If you think you may have given your child too much Isoniazid, contact your doctor or local NHS services (details at end of leaflet). Have the medicine or packaging with you if you telephone for advice.

Are there any possible side effects?

We use medicines to make our children better, but sometimes they have other effects that we don’t want (side effects).

Side effects you must do something about

If your child develops a rash, swelling of the face, lips, tongue or throat, or has difficulty breathing or swallowing, they may be allergic to Isoniazid. Contact your doctor or take your child to hospital straight away.

If your child feels sick (nausea) or is sick (vomits) for more than 24 hours, or gets a yellowish tinge to the skin or whites of the eyes, contact your doctor straight away, as there may be a problem with your child’s liver. Do not give any more Isoniazid.

If your child seems to be getting more infections than usual (e.g. bad colds, chest or skin infections, stomach upsets), or they seem to bruise more easily or bleeding doesn’t stop as quickly as you would expect, contact your a doctor straight away, as there may be a problem with your child’s blood.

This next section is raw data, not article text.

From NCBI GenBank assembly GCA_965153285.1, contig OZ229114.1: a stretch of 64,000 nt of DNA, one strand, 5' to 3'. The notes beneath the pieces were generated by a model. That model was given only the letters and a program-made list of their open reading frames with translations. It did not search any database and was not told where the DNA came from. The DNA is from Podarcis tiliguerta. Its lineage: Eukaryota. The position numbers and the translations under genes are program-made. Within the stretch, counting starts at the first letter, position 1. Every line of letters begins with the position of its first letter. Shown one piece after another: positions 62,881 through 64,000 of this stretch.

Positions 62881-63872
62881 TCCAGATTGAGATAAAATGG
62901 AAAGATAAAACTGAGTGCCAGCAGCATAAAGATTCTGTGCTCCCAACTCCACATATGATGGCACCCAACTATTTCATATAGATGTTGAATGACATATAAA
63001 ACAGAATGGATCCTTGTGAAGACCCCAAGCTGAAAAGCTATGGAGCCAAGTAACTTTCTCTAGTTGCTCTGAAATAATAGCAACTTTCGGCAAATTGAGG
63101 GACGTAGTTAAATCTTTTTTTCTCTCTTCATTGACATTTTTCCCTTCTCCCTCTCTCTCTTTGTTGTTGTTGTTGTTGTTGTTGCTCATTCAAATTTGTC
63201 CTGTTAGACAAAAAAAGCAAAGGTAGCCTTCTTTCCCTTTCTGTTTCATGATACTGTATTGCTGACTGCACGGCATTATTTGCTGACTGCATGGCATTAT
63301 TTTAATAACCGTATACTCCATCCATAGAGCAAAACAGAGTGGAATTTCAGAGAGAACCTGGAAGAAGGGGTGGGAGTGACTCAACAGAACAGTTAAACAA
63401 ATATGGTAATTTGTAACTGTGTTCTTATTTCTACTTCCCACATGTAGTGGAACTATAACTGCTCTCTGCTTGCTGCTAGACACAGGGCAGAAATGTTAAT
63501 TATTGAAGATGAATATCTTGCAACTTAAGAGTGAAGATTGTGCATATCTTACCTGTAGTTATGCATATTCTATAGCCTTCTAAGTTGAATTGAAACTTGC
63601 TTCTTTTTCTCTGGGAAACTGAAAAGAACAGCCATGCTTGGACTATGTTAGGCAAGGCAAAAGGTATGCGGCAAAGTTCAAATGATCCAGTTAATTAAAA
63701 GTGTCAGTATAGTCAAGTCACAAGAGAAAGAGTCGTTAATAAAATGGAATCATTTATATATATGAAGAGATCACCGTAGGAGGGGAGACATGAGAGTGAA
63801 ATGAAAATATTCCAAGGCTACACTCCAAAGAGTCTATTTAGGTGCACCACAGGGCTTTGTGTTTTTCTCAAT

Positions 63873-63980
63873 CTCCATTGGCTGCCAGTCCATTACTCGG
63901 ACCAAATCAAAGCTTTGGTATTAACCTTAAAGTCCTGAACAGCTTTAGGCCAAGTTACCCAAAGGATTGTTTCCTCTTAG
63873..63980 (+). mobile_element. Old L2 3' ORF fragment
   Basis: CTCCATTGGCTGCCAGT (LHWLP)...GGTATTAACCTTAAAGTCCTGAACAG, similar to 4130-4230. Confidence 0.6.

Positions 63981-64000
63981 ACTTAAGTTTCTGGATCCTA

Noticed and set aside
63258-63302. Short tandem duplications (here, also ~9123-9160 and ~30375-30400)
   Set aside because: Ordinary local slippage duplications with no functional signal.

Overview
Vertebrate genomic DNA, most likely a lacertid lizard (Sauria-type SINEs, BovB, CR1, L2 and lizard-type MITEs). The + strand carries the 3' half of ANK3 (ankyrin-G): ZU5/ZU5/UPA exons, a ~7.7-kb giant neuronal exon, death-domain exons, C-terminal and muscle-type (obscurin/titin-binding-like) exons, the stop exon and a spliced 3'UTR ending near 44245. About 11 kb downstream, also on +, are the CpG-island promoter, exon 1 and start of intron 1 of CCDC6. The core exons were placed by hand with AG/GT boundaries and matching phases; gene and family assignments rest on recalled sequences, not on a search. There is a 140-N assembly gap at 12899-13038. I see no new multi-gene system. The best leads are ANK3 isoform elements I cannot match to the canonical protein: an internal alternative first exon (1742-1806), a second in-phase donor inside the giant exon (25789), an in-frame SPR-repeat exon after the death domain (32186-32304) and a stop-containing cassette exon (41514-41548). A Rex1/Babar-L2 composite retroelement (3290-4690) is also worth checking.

If your child has problems with their sight (vision), has difficulty telling colours apart or develops eye pain, contact your doctor straight away.

Other side-effects you need to know about

Your child may get the following symptoms when they first start taking isoniazid.

  • they may feel sick (nausea) or be sick (vomit). Giving the medicine with some food or milk may help. They may also get constipation (difficulty doing a poo) or have difficulty passing urine (doing a wee).
  • they may get tingling or numbness in the hands or feet and may feel dizzy or light-headed. Encourage them to stand up slowly and to sit or lie down if they feel dizzy or light-headed.
  • they may have a dry mouth. Eating citrus fruits (e.g. oranges) and taking sips of water may help.

These symptoms should wear off as your child’s body gets used to the medicine. If they are still a problem after a week or so, contact your doctor or TB nurse for advice: